Marketing on Wikipedia. Search marketers tend to have a love-hate relationship with Wikipedia. Some complain about the lack of transparency in what gets approved and what doesn’t, while others resort to outright spamming. This publication has never advocated spamming and other blackhat tactics. Nonetheless, marketers have some legitimate reasons to want exposure on Wikipedia and in many cases they have quality content to contribute. So how do you make sure your content is not immediately removed by the Wikipedia editors? Well, for one, don’t spam and don’t create a page for your company name. This approach won’t get you far. Your best bet is to build a trusted account and spend some time adding genuinely useful content. Here is a nice little guide to get you started.
Dealing with the down economy. Many businesses, online and off, are struggling in this economic environment. An excellent article on how to turn this recession into a business opportunity by adding value was recently published on SEOBook.com.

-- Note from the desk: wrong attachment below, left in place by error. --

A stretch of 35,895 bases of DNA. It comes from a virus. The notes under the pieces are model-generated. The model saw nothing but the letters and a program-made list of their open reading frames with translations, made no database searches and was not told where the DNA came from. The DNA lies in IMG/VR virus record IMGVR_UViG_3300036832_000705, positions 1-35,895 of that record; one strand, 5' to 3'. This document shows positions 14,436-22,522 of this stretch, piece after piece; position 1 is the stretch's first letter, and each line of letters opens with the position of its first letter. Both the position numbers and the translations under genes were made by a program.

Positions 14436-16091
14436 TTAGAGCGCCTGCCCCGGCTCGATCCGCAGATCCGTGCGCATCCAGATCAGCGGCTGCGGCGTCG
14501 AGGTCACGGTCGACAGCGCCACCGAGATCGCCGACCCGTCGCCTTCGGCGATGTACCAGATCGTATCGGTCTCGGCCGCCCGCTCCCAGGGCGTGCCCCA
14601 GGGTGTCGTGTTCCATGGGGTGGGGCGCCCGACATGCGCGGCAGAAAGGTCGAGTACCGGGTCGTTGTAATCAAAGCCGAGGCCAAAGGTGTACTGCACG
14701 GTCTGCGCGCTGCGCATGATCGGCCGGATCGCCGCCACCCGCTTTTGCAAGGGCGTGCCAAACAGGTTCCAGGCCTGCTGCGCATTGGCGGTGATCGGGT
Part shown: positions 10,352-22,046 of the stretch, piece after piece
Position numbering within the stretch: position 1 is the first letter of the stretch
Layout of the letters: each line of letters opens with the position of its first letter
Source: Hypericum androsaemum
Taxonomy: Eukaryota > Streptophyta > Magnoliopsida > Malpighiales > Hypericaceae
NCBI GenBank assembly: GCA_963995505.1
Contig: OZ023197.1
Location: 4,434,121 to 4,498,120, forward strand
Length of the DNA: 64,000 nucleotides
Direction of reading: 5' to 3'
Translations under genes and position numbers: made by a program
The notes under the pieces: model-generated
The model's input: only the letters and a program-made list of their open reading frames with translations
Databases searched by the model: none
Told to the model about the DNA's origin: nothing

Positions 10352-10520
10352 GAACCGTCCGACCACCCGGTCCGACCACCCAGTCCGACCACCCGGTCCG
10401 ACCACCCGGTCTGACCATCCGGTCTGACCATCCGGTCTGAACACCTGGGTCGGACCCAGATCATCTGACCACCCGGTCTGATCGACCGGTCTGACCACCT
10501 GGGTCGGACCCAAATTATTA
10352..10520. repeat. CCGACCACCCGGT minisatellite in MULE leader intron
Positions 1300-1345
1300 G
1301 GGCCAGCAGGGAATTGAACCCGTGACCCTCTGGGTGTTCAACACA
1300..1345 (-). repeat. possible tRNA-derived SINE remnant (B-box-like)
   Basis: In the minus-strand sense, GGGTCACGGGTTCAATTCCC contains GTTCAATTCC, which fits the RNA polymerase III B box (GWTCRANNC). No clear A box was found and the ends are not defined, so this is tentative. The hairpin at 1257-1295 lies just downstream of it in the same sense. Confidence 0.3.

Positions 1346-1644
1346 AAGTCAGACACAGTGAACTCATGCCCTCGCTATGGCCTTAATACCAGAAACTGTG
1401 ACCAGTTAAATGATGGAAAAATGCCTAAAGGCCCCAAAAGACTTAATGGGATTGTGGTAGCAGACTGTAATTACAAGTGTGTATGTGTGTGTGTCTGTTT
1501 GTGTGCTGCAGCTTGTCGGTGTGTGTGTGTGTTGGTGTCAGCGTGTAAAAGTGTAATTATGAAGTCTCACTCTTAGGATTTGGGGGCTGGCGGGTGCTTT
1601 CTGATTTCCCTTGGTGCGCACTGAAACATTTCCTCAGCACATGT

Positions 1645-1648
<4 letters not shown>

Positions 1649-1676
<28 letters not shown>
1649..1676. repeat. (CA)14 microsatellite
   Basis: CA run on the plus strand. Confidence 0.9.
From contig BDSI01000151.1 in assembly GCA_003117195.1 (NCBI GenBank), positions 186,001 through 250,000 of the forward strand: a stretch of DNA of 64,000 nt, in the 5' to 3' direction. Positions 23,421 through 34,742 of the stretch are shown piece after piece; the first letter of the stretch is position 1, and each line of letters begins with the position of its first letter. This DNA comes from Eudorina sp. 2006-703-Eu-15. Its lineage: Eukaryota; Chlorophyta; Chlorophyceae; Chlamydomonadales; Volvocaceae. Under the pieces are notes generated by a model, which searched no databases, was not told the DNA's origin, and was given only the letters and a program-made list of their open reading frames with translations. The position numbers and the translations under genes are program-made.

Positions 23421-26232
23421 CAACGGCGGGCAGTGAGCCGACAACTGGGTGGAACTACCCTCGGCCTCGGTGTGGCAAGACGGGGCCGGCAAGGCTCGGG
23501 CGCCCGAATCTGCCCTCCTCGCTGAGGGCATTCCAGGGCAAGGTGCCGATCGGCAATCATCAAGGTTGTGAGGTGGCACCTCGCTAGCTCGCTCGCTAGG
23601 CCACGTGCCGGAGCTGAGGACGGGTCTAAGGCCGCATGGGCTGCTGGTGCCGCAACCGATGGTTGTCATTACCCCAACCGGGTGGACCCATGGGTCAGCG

Branding with paid search. Search engine marketing has traditionally been about clearly measurable results and instant conversions. That’s why there seems to be a good deal of resistance to using paid search, or even SEO, for branding purposes. This is a mistake since a number of studies have pointed out the brand value search engine listings offers. To build your own brand loyalty through paid search, take a look at this post on Search Engine Land.
Link building. In this economy it is important to extract the maximum value from your existing search marketing assets. SEO is a case in point. If you’ve spent months building up your backlinks, now is the time to do a quick audit to make sure you are getting the maximum value out of them. Is the message what you want it to be? Is the anchor text descriptive enough? Are those links pointing to well-optimized pages? Melanie Nathan has some tips on helping your optimize your backlinks.